Tim tries to lift the Lib Dems
This should be the Liberal Democrats’ time. Labour has careened off toward self-inflicted electoral insignificance, and the Conservatives – who under Theresa May make public pronouncements about being on the centre ground – could in reality govern from wherever they wish on the political spectrum, such is their seeming dominance. Dominance based on a majority of 12 in the House of Commons. Small ‘l’ liberals unsure where to place their vote. It should be the Liberal Democrats’ time.
And so to Brighton where Lib Dem leader Tim Farron has been rallying the troops. He made every effort in his speech to talk about the Lib Dems as the natural home for those people disaffected by Labour’s current troubles and unsure of the future post-EU referendum. And yet it still doesn’t feel like the party has reached its nadir. Yes it has gained thousands of new members since June 23rd and yes it has won a handful of council by-elections, but the polls seem to suggest that voters are stubbornly avoiding the Lib Dems, and the recently announced boundary changes make some of their remaining eight seats look vulnerable.
Whether Farron is the right man for the job is neither here nor there. A great leader of eight men still only has seven men behind him, and it’s not even clear they really are all behind him. The road back to significance is surely a long one and starts with the Lib Dems’ strength at a local level being rebuilt.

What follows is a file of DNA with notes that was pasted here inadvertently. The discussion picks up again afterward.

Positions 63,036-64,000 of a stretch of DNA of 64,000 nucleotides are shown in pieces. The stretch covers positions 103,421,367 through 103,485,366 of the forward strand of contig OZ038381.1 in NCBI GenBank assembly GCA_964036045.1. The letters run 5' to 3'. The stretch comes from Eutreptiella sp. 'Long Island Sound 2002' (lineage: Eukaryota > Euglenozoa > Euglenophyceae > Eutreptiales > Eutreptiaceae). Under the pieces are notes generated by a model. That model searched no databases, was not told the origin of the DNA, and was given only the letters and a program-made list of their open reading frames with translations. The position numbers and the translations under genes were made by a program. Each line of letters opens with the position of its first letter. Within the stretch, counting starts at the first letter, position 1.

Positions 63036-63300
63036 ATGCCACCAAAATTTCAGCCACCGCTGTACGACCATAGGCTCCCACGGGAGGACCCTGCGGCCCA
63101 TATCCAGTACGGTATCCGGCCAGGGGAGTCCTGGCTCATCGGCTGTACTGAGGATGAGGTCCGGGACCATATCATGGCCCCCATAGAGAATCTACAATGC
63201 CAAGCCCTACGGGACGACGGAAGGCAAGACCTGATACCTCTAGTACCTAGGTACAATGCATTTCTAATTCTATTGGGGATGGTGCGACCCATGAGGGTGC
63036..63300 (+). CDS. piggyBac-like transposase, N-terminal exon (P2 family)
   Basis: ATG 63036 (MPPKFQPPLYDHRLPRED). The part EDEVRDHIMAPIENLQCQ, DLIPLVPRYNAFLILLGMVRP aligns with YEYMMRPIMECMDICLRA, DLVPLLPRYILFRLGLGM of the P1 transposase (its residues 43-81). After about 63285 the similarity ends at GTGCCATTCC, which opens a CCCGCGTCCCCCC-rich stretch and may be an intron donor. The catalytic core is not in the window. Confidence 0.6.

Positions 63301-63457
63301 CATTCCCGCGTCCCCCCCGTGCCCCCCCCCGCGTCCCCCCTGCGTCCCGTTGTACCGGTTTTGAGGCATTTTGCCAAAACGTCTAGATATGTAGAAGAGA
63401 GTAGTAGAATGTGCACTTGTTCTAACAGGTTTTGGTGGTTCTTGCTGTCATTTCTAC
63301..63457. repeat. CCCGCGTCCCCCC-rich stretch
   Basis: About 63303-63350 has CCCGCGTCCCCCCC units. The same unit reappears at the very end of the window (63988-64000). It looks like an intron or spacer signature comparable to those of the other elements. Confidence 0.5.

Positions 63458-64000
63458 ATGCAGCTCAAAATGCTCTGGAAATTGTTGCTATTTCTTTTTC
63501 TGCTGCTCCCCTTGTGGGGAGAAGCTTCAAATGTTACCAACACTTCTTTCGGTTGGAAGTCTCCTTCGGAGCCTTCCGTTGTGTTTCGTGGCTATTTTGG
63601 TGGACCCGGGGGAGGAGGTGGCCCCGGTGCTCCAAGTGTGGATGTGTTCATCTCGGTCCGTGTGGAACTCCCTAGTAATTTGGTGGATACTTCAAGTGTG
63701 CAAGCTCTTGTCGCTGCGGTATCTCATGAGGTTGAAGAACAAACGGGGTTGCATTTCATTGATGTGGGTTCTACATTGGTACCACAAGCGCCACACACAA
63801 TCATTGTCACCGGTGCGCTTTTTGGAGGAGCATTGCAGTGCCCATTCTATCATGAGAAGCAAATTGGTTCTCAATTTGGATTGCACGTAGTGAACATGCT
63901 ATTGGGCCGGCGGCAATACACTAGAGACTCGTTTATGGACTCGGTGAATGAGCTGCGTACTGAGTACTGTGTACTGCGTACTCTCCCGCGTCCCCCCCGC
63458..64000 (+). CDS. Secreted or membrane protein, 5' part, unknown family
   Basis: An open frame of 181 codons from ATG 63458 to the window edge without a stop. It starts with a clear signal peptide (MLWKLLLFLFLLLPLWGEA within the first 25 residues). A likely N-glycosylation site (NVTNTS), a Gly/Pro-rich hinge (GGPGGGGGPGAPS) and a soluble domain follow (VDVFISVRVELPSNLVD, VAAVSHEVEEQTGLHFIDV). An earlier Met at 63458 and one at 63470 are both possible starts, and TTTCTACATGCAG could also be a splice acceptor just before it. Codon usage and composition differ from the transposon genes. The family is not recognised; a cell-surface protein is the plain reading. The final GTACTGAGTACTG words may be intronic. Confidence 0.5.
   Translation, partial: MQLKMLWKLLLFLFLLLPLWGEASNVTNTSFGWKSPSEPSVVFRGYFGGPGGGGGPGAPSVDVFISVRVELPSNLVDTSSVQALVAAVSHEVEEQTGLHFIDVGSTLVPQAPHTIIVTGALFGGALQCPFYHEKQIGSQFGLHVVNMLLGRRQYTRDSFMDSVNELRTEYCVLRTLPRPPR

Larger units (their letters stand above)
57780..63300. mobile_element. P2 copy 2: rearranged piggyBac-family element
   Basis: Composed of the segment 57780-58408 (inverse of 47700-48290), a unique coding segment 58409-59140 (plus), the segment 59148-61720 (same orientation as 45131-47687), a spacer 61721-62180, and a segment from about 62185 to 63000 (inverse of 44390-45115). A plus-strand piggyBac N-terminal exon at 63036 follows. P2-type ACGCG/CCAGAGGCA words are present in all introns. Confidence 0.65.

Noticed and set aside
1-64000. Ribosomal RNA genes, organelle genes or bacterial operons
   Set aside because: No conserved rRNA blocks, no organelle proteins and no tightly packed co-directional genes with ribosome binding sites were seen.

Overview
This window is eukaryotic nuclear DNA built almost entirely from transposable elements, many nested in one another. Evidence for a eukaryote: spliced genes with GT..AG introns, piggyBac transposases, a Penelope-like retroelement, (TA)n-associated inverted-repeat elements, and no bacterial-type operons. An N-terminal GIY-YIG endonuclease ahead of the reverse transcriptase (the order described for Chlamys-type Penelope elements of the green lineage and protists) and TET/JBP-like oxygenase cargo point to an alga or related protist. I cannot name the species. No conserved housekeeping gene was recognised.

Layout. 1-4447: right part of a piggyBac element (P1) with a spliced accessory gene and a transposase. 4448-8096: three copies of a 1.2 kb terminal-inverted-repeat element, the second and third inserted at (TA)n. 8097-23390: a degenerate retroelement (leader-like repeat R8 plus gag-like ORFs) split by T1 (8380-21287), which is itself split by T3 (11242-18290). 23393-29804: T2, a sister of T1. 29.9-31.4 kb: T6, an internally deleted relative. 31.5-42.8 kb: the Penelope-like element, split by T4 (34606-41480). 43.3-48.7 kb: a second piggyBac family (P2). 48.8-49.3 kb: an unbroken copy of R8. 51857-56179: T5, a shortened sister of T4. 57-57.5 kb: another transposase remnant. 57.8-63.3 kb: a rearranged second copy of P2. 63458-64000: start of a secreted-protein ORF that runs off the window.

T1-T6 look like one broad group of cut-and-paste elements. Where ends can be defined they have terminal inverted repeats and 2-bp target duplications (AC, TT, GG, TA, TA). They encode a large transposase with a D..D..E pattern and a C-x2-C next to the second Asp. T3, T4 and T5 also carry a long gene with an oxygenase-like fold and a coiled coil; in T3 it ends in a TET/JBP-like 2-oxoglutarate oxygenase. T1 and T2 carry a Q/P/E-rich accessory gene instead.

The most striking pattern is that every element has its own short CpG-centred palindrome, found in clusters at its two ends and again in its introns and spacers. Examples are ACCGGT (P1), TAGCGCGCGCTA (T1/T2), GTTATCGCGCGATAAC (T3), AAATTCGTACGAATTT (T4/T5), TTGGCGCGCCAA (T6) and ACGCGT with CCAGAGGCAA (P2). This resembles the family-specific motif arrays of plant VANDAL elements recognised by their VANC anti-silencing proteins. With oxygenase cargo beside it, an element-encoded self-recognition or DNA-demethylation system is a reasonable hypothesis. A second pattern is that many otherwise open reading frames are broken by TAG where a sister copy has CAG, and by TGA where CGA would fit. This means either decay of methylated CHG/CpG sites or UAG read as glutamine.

Besides, there are signs that the Liberal Democrats aren’t really even small ‘l’ liberals, and therein lies the ubiquitous question for the party – what do they stand for? Yesterday Farron said Lib Dems would put up taxes; not very liberal. Farron is alleged to have difficulties with gay rights because of his religious beliefs; again not likely to enamour liberals. When challenged by Nigel Farage that actually Brexit was about reaching out beyond the confines of a protectionist EU, Farron was unable to find a coherent response; Nigel Farage – of all men – was able to paint Farron as a small-world politician unable to see potential opportunities beyond Europe.
These troubles suggest the Lib Dems are not yet ready to resurface on the national stage. Aside from the fact the British people gave a clear vote against the principle of coalition government in 2015, it seems the party that aspires to be in that position – as King Maker – has still not decided on its central message, and who it should be aimed at. Pity those at the political centre of politics in a country so used to adversary as Britain.